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Hello lovely friends. This week we're going back, then forward, possibly to end up back where we already are. Kinda like the hokey cokey. Yep, that's what it's all about.
'Computers in the home' from Usborne's Book of the Future. Can't see it? Click to view in your browser.
PAST FUTURES: My favourite childhood book by some margin was the unsurpassable Usborne Book of the Future: A Trip in Time to the Year 2000 and Beyond: an optimistic look at the future, from robotics to future cities and space travel. I don't know how I came by it (perhaps a hand-me-down from an older brother), nor what became of that copy. But it left an impression, so five years ago I tracked it down again. It's now long out-of-print but serial-archivist Jason Scott has added a full page-by-page scan to the Internet Archive. Useful for glancing, but you can't beat a printed copy.

While aimed at children, the authors did not take that to mean it should be simplified, patronising or rose-tinted. One memorable spread, "Two trips to the 21st century", examines two contrasting future cities; one a pollution-choked dystopia, the other operating in ecological harmony. Another, "Computers in the home", gives a surprisingly accurate depiction of a future home in the era of consumer electronics: online shopping, video phones, digital media, electronic mail, wireless headphones, giant flatscreen TVs, robotic drinks cabinets... what, you don't have a domestic robot serving you drinks? Luddite.

This beautiful 40-year-old book was the work of a formidable team. Kenneth Gatland, former president of the British Interplanetary Society, was an experienced technical author and futurologist, with access to a great many valuable sources including Arthur C. Clarke, Boeing, NASA and Bell Aerospace. David Jefferis had joined the new publisher as an ambitious graphic designer with a talent for visual information. Their predictions are then accompanied by astonishing illustrations by Gordon Davies, Terry Hadler, Michael Roffe, George Thompson and Brian Lewis who painted the book's cover art but passed away before its publication.

Of course, as a technocratic book, it has its blindspots. While environmentally progressive, it doesn't cover the political, social or commercial aspects of the future. It predicts smart devices but not the monolithic companies behind them. It misses the commercialisation of social interaction and the shift in wealth towards the rich. And given its white, male creators and the era of its creation, it has a diversity problem. But it gets a lot right, not least embracing both optimism and complexity. I'd hope if someone set out to create something similar today, but for a diverse audience of young minds, I'd hope they'd also capture this same spirit. 🚀
😊 Reasons to be Cheerful: David Byrne has founded a magazine in which he and team tell stories that reveal a surprising number of reasons to feel cheerful.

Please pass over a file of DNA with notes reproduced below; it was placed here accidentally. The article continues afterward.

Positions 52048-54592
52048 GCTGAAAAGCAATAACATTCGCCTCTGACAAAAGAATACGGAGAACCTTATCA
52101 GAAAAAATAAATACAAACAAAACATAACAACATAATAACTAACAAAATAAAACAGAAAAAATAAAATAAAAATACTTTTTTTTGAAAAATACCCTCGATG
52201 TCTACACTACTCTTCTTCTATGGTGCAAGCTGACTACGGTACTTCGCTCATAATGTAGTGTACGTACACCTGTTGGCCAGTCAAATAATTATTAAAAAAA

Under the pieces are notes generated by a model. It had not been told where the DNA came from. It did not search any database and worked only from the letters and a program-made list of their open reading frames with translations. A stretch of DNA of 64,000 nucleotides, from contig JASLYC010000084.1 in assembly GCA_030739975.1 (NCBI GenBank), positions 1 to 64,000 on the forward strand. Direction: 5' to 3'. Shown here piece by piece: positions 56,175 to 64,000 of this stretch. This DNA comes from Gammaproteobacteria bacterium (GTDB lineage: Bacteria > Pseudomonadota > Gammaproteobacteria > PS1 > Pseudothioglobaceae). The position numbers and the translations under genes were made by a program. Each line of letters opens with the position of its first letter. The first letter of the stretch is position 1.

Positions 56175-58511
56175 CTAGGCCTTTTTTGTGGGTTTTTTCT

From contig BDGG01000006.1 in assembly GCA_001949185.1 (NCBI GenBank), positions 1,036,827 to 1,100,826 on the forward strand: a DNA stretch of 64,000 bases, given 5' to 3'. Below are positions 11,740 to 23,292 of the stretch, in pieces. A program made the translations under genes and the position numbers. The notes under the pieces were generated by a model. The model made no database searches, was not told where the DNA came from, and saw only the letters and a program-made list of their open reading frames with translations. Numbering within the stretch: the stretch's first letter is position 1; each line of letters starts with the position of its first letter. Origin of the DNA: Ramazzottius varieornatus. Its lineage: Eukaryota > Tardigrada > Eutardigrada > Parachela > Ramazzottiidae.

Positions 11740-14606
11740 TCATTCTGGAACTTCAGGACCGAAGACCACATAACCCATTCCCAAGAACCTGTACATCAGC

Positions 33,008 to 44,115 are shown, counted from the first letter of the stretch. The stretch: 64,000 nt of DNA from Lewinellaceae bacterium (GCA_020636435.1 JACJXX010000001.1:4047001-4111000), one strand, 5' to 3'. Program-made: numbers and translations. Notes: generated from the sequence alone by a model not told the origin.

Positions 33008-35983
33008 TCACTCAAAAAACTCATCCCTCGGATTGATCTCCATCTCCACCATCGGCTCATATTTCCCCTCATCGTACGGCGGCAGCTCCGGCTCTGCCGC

📺 YouTube Decade: lets you watch the biggest YouTube videos posted on this day ten years ago.

☔️ The Book of Prince: The notoriously private megastar set out to find a collaborator to help document his life story, but with only a few months to live.

🏗 Alaska’s Whimsical Goose Creek Tower: tucked away in the dense Alaskan wilderness, attorney Phillip Weidner has extended his log cabin skywards to form an eccentric 185ft tower.

🌪 Miami Requests E-Scooters to be Removed to Avoid “Scooternado”: With an inbound category 3 hurricane, the city has officially called for shared electric scooters to be removed from the streets.

🤖 Of Course Citizens Should Be Allowed to Kick Robots: following a (human) attack on a security-patrol robot, Wired ponders whether we are right to be hostile towards The Machine.
Future through the eyes of the past: For many, it's not a terrifically optimistic time right now. In periods of technological change, such as this, there can be cause for pessimism. In the Nineteenth century, as machinery replaced manual workers, there were many who observed the suffering of the working classes and spoke out against the tyranny of capitalism.

But equally there are also moments of technology-fuelled optimism: it was this that dominated the world into which many of us were born. There are complex issues that are better understood now than then, but we should still be able to find inspiration from eras of optimism. In pessimistic times, maybe more than ever, we shouldn't be put off looking forward and thinking "what if?".

I find the Usborne Book of the Future whets my appetite for reverse-nostalgia; fortunately retrofuturism is a well that runs deep... not least on /r/RetroFuturism. Canadian author and illustrator Bruce McCall presents an excellent introductory TED talk, and Tumblr also offers a rich seam: Scifi Art, 70s Sci-Fi Art and RetroFuturenaut. As an artform though, as in this evocative gallery, retrofuturism straddles creative optimism and delusion. And many predictions fell wide of the mark [thanks MS].

If all this futurising feels distant, such as this wonderful 1950s promotion film from Westinghouse touting the All-Electric House or visions of the future from The GPO and Walt Disney, it's still very much going on in corporate communications. Still rattled by its diesel emissions scandal, Volkswagen has poured a fortune into advertising a (currently) imaginary range of four electric cars. 🔌
Finally: even though I'm not a game developer, I love this Game developers' guide to graphical projections. 👾

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